“You killed him,” Shelly McNabb yelled at the CCTV screen as a judge left a Queen’s Bench courtroom after finding Michael Robertson not guilty in the death of her nephew Rocky Genereaux.
Robertson said he acted in self-defence when Genereaux was stabbed in March 2015.
The pair were in a confrontation over a broken BlackBerry when Robertson testified Genereaux became agitated, claimed to have HIV and lunged at him with a needle. Robertson said he drew a roughly 50-centimetre knife from the lining of his jacket but never swung it.
Robertson was initially charged with second-degree murder but found guilty of manslaughter in 2016.
He was designated a dangerous offender and sentenced to an indeterminate time in prison with no chance of parole for seven years. He appealed both successfully in January 2020.
In the appeal, Robertson’s lawyer argued the judge misdirected the jury by failing to explain how it should respond if the Crown couldn’t disprove self-defence.
These inadequate instructions were found to be grounds for a new manslaughter trial, according to a decision from the Saskatchewan Court of Appeal.
The original trial judge “repeatedly provided inconsistent and confusing instructions about the verdict that must flow from a finding that self-defence had not been disproved,” according to the higher court’s decision.
‘I cannot say that I believe Mr. Robertson’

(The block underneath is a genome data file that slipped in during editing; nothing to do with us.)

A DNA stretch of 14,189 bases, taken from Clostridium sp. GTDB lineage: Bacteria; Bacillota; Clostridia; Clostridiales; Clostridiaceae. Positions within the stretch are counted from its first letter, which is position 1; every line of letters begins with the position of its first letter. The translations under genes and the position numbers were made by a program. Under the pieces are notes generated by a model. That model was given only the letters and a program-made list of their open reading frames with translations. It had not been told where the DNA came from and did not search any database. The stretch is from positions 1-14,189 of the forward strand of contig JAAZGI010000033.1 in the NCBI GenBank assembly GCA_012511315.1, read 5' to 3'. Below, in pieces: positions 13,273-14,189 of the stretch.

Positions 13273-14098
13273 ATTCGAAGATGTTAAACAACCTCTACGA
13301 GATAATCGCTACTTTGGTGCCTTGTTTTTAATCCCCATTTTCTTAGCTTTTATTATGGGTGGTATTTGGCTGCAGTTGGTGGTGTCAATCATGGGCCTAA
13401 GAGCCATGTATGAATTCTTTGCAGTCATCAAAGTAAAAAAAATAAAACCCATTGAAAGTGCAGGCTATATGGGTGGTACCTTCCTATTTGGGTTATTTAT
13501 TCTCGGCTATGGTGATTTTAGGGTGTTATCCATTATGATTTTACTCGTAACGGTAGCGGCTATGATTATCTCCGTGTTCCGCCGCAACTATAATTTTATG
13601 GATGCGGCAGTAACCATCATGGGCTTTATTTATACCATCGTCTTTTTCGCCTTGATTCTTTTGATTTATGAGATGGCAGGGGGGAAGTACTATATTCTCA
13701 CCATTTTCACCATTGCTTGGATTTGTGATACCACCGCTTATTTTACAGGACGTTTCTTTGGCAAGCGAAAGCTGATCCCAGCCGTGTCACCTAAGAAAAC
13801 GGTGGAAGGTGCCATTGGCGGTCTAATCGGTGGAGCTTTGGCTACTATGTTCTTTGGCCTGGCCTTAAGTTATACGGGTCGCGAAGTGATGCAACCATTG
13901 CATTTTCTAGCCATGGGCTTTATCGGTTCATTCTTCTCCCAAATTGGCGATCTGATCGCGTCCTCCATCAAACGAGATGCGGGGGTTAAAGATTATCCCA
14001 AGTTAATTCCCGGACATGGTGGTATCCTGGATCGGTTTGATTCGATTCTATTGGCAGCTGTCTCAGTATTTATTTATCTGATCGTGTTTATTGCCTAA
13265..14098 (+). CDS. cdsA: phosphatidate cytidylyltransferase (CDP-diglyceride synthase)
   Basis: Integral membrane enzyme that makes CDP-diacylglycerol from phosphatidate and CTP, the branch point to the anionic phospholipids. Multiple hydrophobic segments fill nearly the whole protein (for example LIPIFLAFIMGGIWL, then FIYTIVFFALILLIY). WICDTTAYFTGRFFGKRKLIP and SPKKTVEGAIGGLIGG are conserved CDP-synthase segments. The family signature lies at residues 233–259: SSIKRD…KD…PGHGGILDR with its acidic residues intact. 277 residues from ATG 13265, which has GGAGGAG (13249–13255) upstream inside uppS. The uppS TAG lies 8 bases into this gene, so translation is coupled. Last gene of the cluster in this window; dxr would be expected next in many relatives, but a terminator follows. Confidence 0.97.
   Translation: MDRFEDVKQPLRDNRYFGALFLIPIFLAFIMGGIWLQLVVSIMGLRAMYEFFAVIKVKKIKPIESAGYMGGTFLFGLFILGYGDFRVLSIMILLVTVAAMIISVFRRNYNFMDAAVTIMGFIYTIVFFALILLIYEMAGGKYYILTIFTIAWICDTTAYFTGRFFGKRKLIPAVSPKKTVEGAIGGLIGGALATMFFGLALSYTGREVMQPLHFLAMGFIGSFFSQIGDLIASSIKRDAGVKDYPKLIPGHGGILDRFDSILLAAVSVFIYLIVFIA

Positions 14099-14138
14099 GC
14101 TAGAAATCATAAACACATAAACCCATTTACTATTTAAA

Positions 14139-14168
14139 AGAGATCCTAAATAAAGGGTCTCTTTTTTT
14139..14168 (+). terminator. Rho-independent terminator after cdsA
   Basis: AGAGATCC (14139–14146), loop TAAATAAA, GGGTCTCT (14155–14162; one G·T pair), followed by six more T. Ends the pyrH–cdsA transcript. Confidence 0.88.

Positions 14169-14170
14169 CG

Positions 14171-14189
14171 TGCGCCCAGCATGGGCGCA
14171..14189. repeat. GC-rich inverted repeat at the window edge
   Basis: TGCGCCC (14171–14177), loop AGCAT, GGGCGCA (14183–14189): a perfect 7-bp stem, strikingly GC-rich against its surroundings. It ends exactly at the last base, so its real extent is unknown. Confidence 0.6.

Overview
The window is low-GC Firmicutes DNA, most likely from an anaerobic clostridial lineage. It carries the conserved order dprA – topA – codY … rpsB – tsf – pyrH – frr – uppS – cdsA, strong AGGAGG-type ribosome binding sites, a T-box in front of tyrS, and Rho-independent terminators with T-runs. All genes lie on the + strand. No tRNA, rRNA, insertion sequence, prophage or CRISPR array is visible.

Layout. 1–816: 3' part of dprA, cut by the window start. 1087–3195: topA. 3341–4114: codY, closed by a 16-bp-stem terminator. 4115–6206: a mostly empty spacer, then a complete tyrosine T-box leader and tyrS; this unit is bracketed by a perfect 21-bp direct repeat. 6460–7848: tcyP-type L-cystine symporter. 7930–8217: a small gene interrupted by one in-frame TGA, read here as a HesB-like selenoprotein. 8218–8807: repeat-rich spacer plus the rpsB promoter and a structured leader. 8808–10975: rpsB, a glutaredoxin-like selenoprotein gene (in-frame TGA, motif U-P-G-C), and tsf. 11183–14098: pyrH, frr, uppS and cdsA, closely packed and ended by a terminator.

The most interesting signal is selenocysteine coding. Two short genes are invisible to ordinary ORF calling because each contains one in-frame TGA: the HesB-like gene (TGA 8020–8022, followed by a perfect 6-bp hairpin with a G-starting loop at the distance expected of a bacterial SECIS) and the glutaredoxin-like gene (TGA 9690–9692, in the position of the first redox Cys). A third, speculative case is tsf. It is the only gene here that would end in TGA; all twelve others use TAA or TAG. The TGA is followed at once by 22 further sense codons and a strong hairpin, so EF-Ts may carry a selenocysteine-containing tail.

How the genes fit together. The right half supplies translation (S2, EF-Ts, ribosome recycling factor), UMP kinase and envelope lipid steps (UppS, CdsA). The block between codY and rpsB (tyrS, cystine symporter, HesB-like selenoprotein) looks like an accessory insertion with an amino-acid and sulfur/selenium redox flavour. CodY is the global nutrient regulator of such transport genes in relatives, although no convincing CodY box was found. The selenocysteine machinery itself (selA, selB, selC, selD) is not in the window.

In Friday’s decision, Justice Grant Currie said the Crown proved it’s likely Robertson committed the offence, but “likely” does not meet the threshold for a conviction.
“I cannot say that I believe Mr. Robertson,” Currie said in his written decision.
“Many parts of his description of events – in particular, those most pertinent to the circumstances of the wounding – seem unlikely.”
However, he said the Crown did not prove beyond a reasonable doubt that Robertson did not act in self-defence, thus the not-guilty judgment.
Four of Genereaux’s family members sobbed and held each other after Currie delivered his decision.
Genereaux’s sister, Prudence Genereaux, said with two trials and Friday’s decision, her family has been through enough.
“My heart breaks for my mom and my nieces and nephews and my brother’s children,” she said. “But we’re going to come out of this strong.”
She said she remembers her brother as someone who was always laughing and smiling.
“(For) his kids, just remember your dad was a good man with a good heart,” she said. “He loved life.”
McNabb said the family hopes to appeal the decision.